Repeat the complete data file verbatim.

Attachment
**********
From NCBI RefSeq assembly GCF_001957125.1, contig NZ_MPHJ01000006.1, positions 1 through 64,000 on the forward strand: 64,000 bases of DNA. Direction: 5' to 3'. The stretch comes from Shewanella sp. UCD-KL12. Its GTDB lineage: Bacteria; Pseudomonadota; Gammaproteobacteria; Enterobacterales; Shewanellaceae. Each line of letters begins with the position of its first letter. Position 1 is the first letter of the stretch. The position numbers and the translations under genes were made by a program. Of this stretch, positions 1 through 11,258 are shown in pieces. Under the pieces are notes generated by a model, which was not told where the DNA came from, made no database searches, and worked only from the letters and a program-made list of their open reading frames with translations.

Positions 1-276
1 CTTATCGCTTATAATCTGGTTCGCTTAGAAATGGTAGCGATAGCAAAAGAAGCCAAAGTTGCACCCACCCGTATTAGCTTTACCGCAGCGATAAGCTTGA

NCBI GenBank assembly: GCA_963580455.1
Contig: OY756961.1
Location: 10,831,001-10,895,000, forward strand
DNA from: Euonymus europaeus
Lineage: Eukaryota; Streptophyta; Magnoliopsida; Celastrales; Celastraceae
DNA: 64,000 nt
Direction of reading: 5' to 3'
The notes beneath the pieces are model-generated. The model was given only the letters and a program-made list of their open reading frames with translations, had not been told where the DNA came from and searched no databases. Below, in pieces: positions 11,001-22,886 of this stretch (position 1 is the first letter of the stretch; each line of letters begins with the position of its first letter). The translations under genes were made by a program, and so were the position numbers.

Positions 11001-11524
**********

From NCBI RefSeq assembly GCF_001957125.1, contig NZ_MPHJ01000006.1, positions 1 through 64,000 on the forward strand: 64,000 bases of DNA. Direction: 5' to 3'. The stretch comes from Shewanella sp. UCD-KL12. Its GTDB lineage: Bacteria; Pseudomonadota; Gammaproteobacteria; Enterobacterales; Shewanellaceae. Each line of letters begins with the position of its first letter. Position 1 is the first letter of the stretch. The position numbers and the translations under genes were made by a program. Of this stretch, positions 1 through 11,258 are shown in pieces. Under the pieces are notes generated by a model, which was not told where the DNA came from, made no database searches, and worked only from the letters and a program-made list of their open reading frames with translations.

Positions 1-276
1 CTTATCGCTTATAATCTGGTTCGCTTAGAAATGGTAGCGATAGCAAAAGAAGCCAAAGTTGCACCCACCCGTATTAGCTTTACCGCAGCGATAAGCTTGA

NCBI GenBank assembly: GCA_963580455.1
Contig: OY756961.1
Location: 10,831,001-10,895,000, forward strand
DNA from: Euonymus europaeus
Lineage: Eukaryota; Streptophyta; Magnoliopsida; Celastrales; Celastraceae
DNA: 64,000 nt
Direction of reading: 5' to 3'
The notes beneath the pieces are model-generated. The model was given only the letters and a program-made list of their open reading frames with translations, had not been told where the DNA came from and searched no databases. Below, in pieces: positions 11,001-22,886 of this stretch (position 1 is the first letter of the stretch; each line of letters begins with the position of its first letter). The translations under genes were made by a program, and so were the position numbers.

Positions 11001-11524